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# Spearman's Rank correlation

## Data types that can be analysed with Spearman's Rank Correlation Coefficient

•  the relationship should be linear (draw scatter graph)
•  data points within samples should be independent from each other
•  ordinal scale data are most suitable for the Spearman's Rank
•  paired observations should be between 7 and 30
•  all individuals must be selected at random from the population
•  all individuals must have equal chance of being selected

## Limitations of the tests

•  a significant correlation does not necessarily mean cause and effect

## Introduction to Spearman's Rank

Correlation tests are used to assess whether there is a relationship between two or more variables. For instance, a tall Homo sapiens individual will have longer arms and legs when compared to a short Homo sapiens. The arms and legs will have some variation but generally longer arms will accompany longer legs, and vice versa. The evolutionary implications of the reverse (especially longer arms and shorter legs) are regressive. In a relationship where both variables (arm and leg length) increase the relationship is said to be positive. A negative relationship is where one of the variables decreases as the other increases. An example would be the growth of a plant species relative to altitude.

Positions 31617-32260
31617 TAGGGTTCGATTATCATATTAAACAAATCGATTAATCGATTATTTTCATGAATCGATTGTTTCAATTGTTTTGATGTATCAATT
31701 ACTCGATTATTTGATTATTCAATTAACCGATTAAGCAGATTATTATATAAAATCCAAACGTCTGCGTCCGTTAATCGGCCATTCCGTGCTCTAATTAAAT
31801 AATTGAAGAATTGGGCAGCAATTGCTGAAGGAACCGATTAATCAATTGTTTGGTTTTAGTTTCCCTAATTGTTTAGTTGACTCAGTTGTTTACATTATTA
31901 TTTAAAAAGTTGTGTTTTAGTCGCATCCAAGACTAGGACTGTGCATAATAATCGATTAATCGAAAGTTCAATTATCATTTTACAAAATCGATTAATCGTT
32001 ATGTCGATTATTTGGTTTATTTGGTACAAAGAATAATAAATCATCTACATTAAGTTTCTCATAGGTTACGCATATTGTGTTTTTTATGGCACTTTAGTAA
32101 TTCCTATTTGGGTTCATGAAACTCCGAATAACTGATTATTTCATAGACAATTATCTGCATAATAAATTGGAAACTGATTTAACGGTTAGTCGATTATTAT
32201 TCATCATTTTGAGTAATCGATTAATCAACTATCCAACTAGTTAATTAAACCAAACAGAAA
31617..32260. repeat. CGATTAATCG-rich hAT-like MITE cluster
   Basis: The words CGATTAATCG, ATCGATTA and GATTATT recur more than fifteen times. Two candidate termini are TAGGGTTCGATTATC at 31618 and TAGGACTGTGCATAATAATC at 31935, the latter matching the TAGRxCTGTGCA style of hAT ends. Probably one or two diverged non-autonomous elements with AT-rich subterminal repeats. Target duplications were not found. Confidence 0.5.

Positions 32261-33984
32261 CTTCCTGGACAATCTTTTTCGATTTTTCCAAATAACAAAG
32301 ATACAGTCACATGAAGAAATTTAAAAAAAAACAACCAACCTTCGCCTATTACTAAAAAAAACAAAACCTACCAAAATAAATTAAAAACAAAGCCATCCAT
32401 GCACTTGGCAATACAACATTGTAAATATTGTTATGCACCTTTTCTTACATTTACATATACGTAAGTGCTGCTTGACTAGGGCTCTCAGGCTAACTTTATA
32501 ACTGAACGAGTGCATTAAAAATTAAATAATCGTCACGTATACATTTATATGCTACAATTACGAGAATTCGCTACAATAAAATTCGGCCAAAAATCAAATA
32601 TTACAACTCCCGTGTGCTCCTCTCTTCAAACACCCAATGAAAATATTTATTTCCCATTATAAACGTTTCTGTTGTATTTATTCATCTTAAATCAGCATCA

This latter example is a good one to discuss the lack of cause and effect. Just because the growth of a plant species declines with increasing altitude does not mean it is the fault of altitude. With altitude comes several other factors that could inhibit the growth of plants. Temperature, lack of oxygen, poor soil nutrients and a host of other potential variables, which could all be found to correlate negatively with plant growth.

## Data arrangement

Excel does not support Spearman's Rank but can be easily incorporated by using the function "CORREL" on the ranks of the data (see Shepherd, 1998), but the statistical packages nearly always use columns and these are required side by side.

## Results and interpretation

(Degrees of freedom = pairs of observations)

You can check that the program has used the right data by making sure that the degrees of freedom (8) are correct. The information you then need to use in order to reject or accept your HO, is the 1-tail Probability value (3.66E-06 [0.00000366]). When this value is below 0.05 there is a significant correlation between your data sets. The 1-Tail Probability is used because the slope of the line will be greater than 0 if it is significant, as any negative sign is ignored. The above negative correlation value indicates a negative relationship between the two variables.

If you have used the CORREL function or Correlation tool in Excel, you will need to look up the critical value and compare it with the calculated value (-0.9636 above). If the calculated value is greater than the critical value, the HO must be rejected. In the above case the correlation value is much higher than the critical value of 0.881 for 8 degrees of freedom at 0.01 confidence level. The correlation is therefore very highly significant.